Your Sunday front-page story about the Napa Valley Flood Control Project ("Economic boon or boondoggle?") and the Tuesday editorial ("Off track") included a number of inaccuracies about Suulutaaq, the prime contractor on the project, its management, Alaska Native corporations and the project's benefits to the city of Napa.
The article (by Lance Williams from California Watch) stated that Suulutaaq is an Alaskan Native Corporation that "landed" a $54 million Stimulus-funded construction contract in Napa; employs an untrustworthy and unqualified executive to oversee that project; and has created only 12 jobs while performing little of the actual work.
The current phase of the Napa Valley Flood Control Project is a 2?-year construction effort to reduce flooding in the city of Napa. It requires replacement of three railroad bridges blocking flood waters, raising two city streets, moving tracks and building retention walls to protect homes and businesses from flooding.
Napa Valley Wine Train
The implication that Suulutaaq is reaping $20 million in unearned profit is simply not true. Suulutaaq is spending the majority of the contract funds on services, supplies and labor from an area within 50 miles of Napa. This project not only protects the citizens of Napa from costly flooding, it also directly supports the Napa community by injecting millions of dollars into the local economy.
Alaskan Native corporations were created by the U.S. Congress as part of the Alaskan Native Settlement Act in 1971, under which Alaskan Natives surrendered rights to 375 million acres in exchange for 44 million acres, a one-time payment of $462 million and $500 million in mineral revenues. Those funds went to 13 regional and 220-plus village corporations, representing approximately 80,000 Native Alaskans. (In other words, the federal government paid $2.90 an acre, over time, for 331 million acres of both wilderness and land containing cities, military complexes, vast reserves of oil and other natural resources.)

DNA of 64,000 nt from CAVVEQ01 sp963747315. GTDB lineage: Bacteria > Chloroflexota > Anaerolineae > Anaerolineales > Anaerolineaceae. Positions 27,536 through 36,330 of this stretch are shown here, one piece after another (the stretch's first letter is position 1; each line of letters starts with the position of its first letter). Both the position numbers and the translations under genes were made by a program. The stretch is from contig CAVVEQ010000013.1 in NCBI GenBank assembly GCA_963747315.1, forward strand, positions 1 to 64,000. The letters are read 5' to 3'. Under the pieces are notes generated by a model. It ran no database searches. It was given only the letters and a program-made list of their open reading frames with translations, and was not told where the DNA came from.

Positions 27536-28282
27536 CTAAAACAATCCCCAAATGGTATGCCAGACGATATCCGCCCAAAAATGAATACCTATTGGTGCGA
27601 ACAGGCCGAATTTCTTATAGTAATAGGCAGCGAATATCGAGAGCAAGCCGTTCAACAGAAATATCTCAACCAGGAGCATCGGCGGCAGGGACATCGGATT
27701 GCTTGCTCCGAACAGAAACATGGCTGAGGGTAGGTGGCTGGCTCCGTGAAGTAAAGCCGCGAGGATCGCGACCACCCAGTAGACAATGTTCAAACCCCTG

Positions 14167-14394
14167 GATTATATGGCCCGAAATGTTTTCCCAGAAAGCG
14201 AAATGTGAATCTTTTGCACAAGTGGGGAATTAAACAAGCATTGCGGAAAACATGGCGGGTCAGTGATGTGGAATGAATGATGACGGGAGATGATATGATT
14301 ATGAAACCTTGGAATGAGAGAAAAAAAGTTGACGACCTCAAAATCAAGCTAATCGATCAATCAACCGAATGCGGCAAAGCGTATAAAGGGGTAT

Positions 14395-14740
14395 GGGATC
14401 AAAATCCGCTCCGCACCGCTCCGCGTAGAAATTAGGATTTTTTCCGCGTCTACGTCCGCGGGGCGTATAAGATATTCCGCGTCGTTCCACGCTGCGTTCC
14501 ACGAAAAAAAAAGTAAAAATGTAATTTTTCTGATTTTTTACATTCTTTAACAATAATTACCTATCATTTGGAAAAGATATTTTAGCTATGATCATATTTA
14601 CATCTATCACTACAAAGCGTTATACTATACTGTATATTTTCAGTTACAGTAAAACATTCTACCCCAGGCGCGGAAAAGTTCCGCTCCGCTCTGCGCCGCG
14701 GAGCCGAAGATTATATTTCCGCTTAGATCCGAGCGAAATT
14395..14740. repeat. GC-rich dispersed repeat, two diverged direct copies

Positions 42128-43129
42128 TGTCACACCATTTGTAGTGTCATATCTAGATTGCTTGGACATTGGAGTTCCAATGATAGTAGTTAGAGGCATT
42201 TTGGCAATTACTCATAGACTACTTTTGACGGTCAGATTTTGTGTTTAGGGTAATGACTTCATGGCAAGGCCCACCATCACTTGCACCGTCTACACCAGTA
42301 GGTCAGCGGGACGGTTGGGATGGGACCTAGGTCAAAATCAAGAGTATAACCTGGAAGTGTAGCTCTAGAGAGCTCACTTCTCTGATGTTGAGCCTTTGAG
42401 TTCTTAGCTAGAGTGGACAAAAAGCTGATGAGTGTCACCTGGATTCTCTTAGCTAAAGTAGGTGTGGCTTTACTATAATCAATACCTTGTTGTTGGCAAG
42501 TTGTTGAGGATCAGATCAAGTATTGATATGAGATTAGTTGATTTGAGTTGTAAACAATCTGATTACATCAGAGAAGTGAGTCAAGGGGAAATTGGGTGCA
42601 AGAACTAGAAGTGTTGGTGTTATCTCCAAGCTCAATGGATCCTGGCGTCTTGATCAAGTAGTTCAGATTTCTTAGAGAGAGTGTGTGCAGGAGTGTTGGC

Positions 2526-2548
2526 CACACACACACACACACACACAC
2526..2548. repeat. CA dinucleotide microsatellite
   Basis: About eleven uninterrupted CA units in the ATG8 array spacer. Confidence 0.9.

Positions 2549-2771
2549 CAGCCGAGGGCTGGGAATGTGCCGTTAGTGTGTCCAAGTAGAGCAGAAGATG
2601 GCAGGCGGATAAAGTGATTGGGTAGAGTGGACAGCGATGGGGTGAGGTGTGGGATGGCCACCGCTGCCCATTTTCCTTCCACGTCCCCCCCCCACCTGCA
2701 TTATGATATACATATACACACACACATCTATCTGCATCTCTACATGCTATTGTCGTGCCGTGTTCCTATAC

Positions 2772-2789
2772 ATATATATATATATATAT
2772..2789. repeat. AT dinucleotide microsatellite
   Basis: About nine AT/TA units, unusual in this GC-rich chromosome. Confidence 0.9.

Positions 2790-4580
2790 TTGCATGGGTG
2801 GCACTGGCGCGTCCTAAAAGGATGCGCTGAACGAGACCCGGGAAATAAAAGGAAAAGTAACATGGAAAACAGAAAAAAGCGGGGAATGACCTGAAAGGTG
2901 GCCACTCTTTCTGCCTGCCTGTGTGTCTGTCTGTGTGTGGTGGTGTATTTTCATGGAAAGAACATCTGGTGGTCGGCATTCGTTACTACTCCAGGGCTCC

In 1986, in response to continuing economic hardships among Alaskan Natives, the U.S. Congress passed regulations permitting Alaskan Native Corporations to participate in small business programs already established for other disadvantaged groups. They were encouraged to create profitable companies to fund cultural preservation, relieve poverty in remote villages and begin the process of bringing thousands of native shareholders into the mainstream economy.
Williams appears to think that Alaskan Native corporations should not operate outside Alaska, a view that would effectively doom their hopes for economic self-sufficiency, since the Alaskan economy — and the remote villages in particular — are not large enough to solely provide such opportunities.
While companies owned by California shareholders (and those from other states) regularly earn profits in Alaska, Williams appears to be applying a double standard when he objects to Suulutaaq's operations in California — an approach that seems designed to keep Native Alaskans trapped in a cycle of poverty. We strongly question the bias inherent in that position.
Williams' selective portrayal of Sam Boyle as president of Suulutaaq mischaracterized his management style and qualifications. When Suulutaaq's board of directors became concerned about the company's management, we asked Boyle to temporarily serve as president while we searched for a replacement. He quickly turned the company around and refocused the entire company to deliver the results we were contracted to provide. The board of directors has recently appointed a native shareholder that Boyle mentored as the new president.
In almost five years of working together, Boyle has proven that he is trustworthy, highly ethical and an extremely talented executive who works to build long-term sustainability that does not rely on acquisition preferences. The fact that the U.S. Army Corps of Engineers and the city of Napa are "pleased" with Suulutaaq's work speaks directly to Boyle's leadership over the past 11 months.